However, having dawdled enough, Ned strode through the glass doors of the institute. His black, polished shoes clicked hard off the wooden floor drumming a military cadence; the effect lent itself well to his crisp, pseudo-authoritarian uniform. After clocking in and passing out morning greetings, Ned settled into his familiar station, gallery 391.
The third floor gallery, devoted to early 20th century European masters, held Ned’s favorite piece, Picasso’s The Old Guitarist. The painting was stark; it lured patrons to it with a brutal melancholy that seeped from the aged colors. The guitarist was elderly and frail. His body was stretched thin seemingly held upright only by the strength of the guitar itself. Short, white hair and wrinkled skin clearly showed the age of the dying musician. Still, the old man was oddly serene, as if despite the fact his body was withering and dying, his music would divert people from the slow decay.
“You have a blue guitar,” Ned quoted the one poem he knew, the one inspired by the Picasso; “You do not play things as they are.” Ned had always loved the painting. He remembered the day he’d eavesdropped on curators as they explained the piece. They’d spoken of the Wallace Steven poem and also revealed the faint image of a woman underneath the painting – a remnant of an earlier scrapped illustration by Picasso. The curator had waved his thin hand over the piece revealing the ghostly woman just beyond the hunched guitarist’s shoulder, ethereal and dark like a shadow. On slow days, Ned would consider her slight outline and wonder what she did to deserve being buried beneath the sorrowful old man.
Ned had felt an electric thrill at the knowledge he’d gleaned that day. After work, he’d stopped at the Harold Washington Library. Fully captivated by the painting’s allure, the building’s red stone and grand windows, intimidatingly austere, threateningly academic, did not deter his entrance. Inside the hushed building, Ned silently scanned through the expansive section on poetry; his fingers skated along book jackets like kids playing pond hockey, quickly and without direction. He’d not asked for help; poetry, art, the world suddenly open to him that day had before been distinctly feminine. Yet, he found the book, found the poem, and rushed home. That long-ago evening, after Deb had finished studying for her boards, Ned caressed her thigh. The back of his working man’s hand brushed her silken, tight skin. He told her of Picasso, of the Blue period, words he barely understood pouring out of him, a waterfall. His hands climbing higher up her leg, he recited a few lines of Steven’s poem. Ned had never felt so in control, not even when he spent still, quiet hours crafting HMS replicas piece by tiny piece.
Control was mysterious to him now. He almost laughed even though he realized it was far from funny.
Schoolchildren, teachers, elderly couples, tourists, guides, and curators began to populate the gallery. Ned settled into his post. He stood motionless except for occasionally slipping his ring along the length of his finger; every few moments Ned would catch himself in this act and clamp his hands together like a vice. Patrons skimmed past his presence as if he were a function of the building – a wall, a door – and continued basking in the art.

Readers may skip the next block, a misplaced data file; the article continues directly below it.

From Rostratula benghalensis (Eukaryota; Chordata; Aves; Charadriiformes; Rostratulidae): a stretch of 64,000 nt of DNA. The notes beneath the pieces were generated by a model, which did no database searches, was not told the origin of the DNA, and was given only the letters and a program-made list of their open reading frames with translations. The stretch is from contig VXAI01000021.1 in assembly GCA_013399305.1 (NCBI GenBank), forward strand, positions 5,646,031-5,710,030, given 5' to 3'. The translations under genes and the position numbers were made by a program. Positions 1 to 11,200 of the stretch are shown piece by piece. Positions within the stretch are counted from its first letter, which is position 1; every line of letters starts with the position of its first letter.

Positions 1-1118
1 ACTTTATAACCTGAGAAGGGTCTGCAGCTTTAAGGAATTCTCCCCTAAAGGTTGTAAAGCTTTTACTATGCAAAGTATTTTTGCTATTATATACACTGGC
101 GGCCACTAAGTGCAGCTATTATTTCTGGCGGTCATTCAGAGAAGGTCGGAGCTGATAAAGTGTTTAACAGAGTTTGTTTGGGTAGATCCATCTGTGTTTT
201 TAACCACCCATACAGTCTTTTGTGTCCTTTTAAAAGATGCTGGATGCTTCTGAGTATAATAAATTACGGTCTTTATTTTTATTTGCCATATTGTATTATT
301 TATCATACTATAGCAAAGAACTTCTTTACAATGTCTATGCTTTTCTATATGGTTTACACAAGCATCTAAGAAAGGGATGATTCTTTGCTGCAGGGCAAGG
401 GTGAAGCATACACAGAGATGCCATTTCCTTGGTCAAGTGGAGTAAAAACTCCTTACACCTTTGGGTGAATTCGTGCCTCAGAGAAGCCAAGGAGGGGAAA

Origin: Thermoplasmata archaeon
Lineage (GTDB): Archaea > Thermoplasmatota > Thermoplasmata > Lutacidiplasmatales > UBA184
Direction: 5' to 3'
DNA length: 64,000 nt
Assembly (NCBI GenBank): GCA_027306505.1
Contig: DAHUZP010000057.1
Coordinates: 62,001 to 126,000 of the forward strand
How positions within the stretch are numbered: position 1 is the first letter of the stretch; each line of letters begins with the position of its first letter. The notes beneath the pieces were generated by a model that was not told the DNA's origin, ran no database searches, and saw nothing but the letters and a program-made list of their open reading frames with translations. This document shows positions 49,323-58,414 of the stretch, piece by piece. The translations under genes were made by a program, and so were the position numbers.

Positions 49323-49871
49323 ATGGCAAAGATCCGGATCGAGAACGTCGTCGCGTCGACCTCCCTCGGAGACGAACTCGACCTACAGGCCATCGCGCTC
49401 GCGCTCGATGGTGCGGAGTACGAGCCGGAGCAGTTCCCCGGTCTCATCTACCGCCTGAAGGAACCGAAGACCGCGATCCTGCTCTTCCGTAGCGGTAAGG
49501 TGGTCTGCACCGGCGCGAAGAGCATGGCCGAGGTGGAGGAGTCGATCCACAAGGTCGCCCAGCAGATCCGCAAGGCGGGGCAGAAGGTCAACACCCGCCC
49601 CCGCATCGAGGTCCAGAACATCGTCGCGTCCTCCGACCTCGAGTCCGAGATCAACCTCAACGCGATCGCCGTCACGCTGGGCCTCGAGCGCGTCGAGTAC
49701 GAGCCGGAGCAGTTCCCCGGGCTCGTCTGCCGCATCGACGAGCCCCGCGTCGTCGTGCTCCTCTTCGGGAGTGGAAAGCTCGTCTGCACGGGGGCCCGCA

Every patron but one.
The woman was young. She perched over a thick gray sketchpad. Little white earphones with long white cords draped downwards through her ebony hair and twined around her tan, foreign skin. She was a sketcher, a common sight at the Institute. Rhythmically, her almond-colored eyes came up for little breaths of air, took in her surroundings, and then dove back into the depths of her sketchbook, while her pencil worked frantically. On each resurfacing she locked stares with Ned. On the third such rise, he smiled sheepishly and broke their dance.
Ned looked and listened to the museum’s pedestrian traffic. Mostly conversation, as a soft murmur, a mixing of words and languages, served as the musical backdrop to the museum. The steady thrum of blended voices was comfortable to Ned; he’d been conditioned, he once told Deb – drive with the car off, exercise without headphones, just listen to the background.
So attuned was Ned to the white noise of the museum, any disturbance of the regular vibrations caught his attention. A middle-aged couple, a small bearded fellow with the hint of a gut pushing out on his dark sweater and a woman with thin glasses pinched on a thinner nose stood before the Picasso, whispering like school kids. One pass elicited a laugh from the bespectacled woman, a slight, lyrical giggle. The man put his arm around her.
“Her boyfriend,” imagined Ned; no rings graced their fingers. Ned leaned towards the couple. He hitched a thumb towards the Picasso. “Peter Frampton when he is 90.”
The couple’s heads snapped towards him, surprised. The man issued a polite chuckle, the woman a thoughtful nod towards the oil painting.
Ned resumed his security guard stance, leaning back from the pair. They passed by, scurrying out of the gallery. He should have kept his mouth shut, observe and report, not speak; Ned wished he could grab his words and rope them back in. But of course, he did not apologize and even had he the means to wrangle his words, the couple had already left.